Alaska seeks higher-value markets and uses for herring

The Herring Revitalization Committee is launched to understand better current and potential herring markets and to review possible regulatory changes to facilitate them.
Alaska launches the Herring Revitalization Committee to assess current and potential markets, as well as possible regulatory changes to complement them. In the picture, a school of herring.

Alaska launches the Herring Revitalization Committee to assess current and potential markets, as well as possible regulatory changes to complement them. In the picture, a school of herring.

Photo: Adobe Stock.

"Alaska’s herring roe fisheries have declined in value since the 1990’s. The regulatory structure was designed to support a majority of the harvest for herring roe. To facilitate higher value markets and uses for herring, regulatory structures must change."  That is the idea the Alaska Board of Fisheries (BOF) highlights as the basis for the creation - along with the Alaska Commercial Fisheries Entry Commission (CFEC) - of the new Herring Revitalization Committee.

The objective of this joint committee will be to review the commercial herring industry statewide. Such a review will focus on current and potential markets, differences among Alaska's regional herring fisheries, and possible legal pathways for solving changes in regulatory systems.

For the benefit of herring fishery and the entire seafood industry

The Alaska Board of Fisheries oversees the waters administered by this U.S. state and, as such, is the principal entity for creating and amending fisheries for maximum value. It has been establishing numerous herring fisheries around the state - including historic allocations to certain uses - since the 1970s.

For its part, the Alaska Commercial Fisheries Entry Commission was established to limit participation in the fisheries, and this was in part to support the economic stability of commercial fishermen. As the Commission established its herring permit system, it did so primarily based on seasonal fisheries and product form, i.e., sac roe, roe on kelp, food/bait.

Now, both authorities agree in recognizing that - for the benefit of the seafood industry - regulatory systems may need to be adapted to support changes in the herring fishery. Therefore, to better understand current and potential markets, as well as to review potential regulatory changes to facilitate those markets, the Board and Commission have agreed to create this joint committee on herring revitalization statewide.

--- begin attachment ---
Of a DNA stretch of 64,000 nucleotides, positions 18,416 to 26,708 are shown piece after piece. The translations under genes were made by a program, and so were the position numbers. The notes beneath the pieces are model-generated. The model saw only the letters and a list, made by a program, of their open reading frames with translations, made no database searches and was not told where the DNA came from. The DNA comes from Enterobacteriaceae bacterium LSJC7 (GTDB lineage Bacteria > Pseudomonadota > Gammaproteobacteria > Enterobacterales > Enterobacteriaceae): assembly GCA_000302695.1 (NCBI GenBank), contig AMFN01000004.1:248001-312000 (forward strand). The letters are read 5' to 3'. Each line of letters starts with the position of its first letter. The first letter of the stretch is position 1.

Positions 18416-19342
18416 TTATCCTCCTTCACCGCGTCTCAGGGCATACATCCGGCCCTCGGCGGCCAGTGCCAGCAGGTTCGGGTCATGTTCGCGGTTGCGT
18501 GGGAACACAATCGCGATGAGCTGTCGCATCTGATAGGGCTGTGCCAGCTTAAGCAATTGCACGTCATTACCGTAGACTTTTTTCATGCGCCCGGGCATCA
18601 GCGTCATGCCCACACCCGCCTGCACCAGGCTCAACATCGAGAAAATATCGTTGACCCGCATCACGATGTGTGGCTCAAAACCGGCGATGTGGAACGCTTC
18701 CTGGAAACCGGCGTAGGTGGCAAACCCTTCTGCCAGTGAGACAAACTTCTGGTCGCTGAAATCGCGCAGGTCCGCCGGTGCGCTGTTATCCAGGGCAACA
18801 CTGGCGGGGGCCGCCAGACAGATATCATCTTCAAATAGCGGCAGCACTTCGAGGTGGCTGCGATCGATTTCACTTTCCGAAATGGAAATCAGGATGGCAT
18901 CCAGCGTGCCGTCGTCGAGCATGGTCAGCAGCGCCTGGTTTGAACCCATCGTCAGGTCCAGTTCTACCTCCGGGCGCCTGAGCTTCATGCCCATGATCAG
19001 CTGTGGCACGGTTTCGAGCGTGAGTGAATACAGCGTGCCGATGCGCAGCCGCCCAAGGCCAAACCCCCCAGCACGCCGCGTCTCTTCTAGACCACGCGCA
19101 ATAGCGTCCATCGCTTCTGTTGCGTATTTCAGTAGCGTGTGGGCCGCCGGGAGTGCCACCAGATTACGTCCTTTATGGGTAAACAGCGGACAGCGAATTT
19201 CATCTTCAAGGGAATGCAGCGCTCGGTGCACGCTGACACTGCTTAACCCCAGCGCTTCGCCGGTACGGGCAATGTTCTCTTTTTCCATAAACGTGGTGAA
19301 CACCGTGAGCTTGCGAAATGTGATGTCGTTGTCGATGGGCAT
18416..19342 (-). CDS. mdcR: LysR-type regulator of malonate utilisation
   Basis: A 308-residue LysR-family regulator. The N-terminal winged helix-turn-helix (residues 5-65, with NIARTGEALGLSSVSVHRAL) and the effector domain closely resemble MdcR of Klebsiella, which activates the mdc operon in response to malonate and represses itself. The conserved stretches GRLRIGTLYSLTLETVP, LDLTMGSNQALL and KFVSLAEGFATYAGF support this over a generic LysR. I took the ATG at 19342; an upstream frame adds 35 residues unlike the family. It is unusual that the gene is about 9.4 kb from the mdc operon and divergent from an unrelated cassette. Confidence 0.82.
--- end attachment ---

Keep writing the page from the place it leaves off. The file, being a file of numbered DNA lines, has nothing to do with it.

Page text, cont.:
The committee will complete its activities in January 2025

The brand new committee will hold its first meeting on April 2, 2024, with an agenda limited to selecting advisors - to be nominated by industry and the public - and determining research needs. It will then have a follow-up meeting on April 12, 2024, and will do so as needed thereafter. It plans to do it 2 to 3 times starting in the fall of 2024 and complete its activities in January 2025.

The Herring Revitalization Committee membership will include at least two members of the Alaska Board of Fisheries, a commissioner of the CFEC, and regionally diverse representation from members of the public, including commercial and subsistence fishermen, and the processing sector. In addition, the committee will seek assistance from the Department of Law, the Alaska Seafood Marketing Institute, and the Alaska Department of Fish and Game.

The committee intends to examine multiple aspects of the Alaska herring industry and encourages suggestions for research topics. General categories of topics may range from current and potential markets - whether local, domestic, or international - to alternative fishing methods, to product form or regional differences in herring physiology, to life history patterns, to migration. As mentioned before, final products may include assessments of current and potential markets and regulatory options for change to complement potential markets.

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